Indexed on: 01 Dec '05Published on: 01 Dec '05Published in: Comparative European Politics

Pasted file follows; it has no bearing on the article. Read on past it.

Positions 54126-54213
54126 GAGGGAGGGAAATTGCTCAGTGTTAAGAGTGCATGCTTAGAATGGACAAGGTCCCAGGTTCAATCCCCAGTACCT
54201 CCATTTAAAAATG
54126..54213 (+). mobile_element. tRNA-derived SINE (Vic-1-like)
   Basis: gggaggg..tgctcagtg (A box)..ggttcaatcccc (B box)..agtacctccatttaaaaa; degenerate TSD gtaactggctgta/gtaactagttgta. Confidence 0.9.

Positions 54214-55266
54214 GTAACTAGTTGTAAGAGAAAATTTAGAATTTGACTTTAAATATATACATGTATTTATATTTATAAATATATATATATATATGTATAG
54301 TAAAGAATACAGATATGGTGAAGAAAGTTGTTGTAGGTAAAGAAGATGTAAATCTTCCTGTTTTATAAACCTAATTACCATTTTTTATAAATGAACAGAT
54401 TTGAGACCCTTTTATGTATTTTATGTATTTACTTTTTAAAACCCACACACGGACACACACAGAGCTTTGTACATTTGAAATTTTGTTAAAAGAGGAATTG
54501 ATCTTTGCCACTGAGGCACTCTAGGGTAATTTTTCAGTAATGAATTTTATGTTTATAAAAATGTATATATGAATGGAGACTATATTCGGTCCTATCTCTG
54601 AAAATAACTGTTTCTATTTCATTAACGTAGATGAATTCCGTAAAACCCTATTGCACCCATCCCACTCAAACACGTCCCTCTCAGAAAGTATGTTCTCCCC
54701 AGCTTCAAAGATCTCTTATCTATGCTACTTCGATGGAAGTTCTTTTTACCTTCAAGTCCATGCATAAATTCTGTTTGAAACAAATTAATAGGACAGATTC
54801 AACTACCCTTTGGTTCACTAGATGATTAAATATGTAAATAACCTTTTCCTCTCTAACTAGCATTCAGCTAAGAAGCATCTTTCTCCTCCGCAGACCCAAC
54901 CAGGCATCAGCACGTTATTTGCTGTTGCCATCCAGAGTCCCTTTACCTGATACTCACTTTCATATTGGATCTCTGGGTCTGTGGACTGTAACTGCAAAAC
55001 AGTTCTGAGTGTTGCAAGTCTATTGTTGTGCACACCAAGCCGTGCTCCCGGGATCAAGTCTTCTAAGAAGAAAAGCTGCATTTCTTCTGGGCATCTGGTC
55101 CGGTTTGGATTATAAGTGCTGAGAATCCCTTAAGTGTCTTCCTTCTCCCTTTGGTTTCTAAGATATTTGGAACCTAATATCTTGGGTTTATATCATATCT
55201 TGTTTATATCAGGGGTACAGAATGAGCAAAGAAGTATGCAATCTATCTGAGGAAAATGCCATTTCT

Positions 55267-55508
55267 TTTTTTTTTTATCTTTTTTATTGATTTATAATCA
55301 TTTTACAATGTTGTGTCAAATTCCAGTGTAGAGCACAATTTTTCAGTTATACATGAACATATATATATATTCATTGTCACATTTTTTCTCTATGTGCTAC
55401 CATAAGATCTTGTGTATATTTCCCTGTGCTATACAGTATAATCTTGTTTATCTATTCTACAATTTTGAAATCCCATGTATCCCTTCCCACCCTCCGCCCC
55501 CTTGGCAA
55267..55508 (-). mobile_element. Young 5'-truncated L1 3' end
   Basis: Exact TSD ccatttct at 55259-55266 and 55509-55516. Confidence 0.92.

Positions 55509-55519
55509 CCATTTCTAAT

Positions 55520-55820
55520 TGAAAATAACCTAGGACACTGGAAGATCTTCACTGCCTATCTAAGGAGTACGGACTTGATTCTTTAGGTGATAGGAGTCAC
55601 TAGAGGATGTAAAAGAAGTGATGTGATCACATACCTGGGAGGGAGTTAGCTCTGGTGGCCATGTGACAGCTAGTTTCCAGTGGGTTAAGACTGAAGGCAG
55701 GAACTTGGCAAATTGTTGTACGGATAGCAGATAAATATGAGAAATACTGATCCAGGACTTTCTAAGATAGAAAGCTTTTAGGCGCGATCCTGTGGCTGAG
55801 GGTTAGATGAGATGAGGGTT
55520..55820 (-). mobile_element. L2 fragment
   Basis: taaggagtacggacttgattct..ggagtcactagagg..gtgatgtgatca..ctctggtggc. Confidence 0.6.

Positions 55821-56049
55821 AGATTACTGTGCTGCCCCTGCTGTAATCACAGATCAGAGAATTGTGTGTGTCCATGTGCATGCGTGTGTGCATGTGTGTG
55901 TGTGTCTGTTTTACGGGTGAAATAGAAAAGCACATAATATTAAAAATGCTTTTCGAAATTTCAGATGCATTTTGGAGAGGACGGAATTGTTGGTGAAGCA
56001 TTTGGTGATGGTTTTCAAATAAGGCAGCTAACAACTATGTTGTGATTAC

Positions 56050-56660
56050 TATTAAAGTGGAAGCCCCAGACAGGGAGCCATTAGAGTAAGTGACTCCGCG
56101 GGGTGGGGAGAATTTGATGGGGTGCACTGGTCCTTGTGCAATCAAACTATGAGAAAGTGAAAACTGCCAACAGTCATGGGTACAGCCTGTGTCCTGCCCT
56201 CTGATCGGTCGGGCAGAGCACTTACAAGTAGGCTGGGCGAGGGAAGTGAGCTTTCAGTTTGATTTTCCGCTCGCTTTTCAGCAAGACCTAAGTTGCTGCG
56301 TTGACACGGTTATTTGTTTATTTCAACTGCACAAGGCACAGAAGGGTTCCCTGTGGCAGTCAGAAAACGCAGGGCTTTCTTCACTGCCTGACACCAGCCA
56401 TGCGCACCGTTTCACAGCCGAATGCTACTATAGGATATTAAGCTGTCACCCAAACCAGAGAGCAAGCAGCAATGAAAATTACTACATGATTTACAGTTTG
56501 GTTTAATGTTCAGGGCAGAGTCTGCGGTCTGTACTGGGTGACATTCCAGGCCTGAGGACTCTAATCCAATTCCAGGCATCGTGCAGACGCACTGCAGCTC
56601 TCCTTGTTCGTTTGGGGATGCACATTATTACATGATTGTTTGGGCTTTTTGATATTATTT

This article takes issue with ‘Varieties of Capitalism's’ portrayal of German employer preferences as structurally conservative. Since the mid-1990s, German employers have overcome their internal disunity and have been subverting existing institutions from without (politically) and from within (in the industrial relations realm). Scholars of German political economy have focused on continuity of structure and, having established this, have inferred continuity of content. Focusing on continuity in formal structures is misleading because this blinds analysts to important changes in content/practices; we see this most clearly in new management strategies, which alter the very essence of workplace labor relations. In addition to new management practices, this paper examines a large-scale public relations initiative founded and funded by German employers — the ‘New Social Market Initiative.’ Programmatically, the New Social Market shows that many German employers desire deregulation and liberalization — a move towards a Liberal Market Economy. The German employer offensive is a result of severe competitive pressures, the failure of the traditional institutions of the German model to satisfy employers' needs, and a set of circumstances that enable employers to transform the existing system from within while leaving many of its formal structures intact.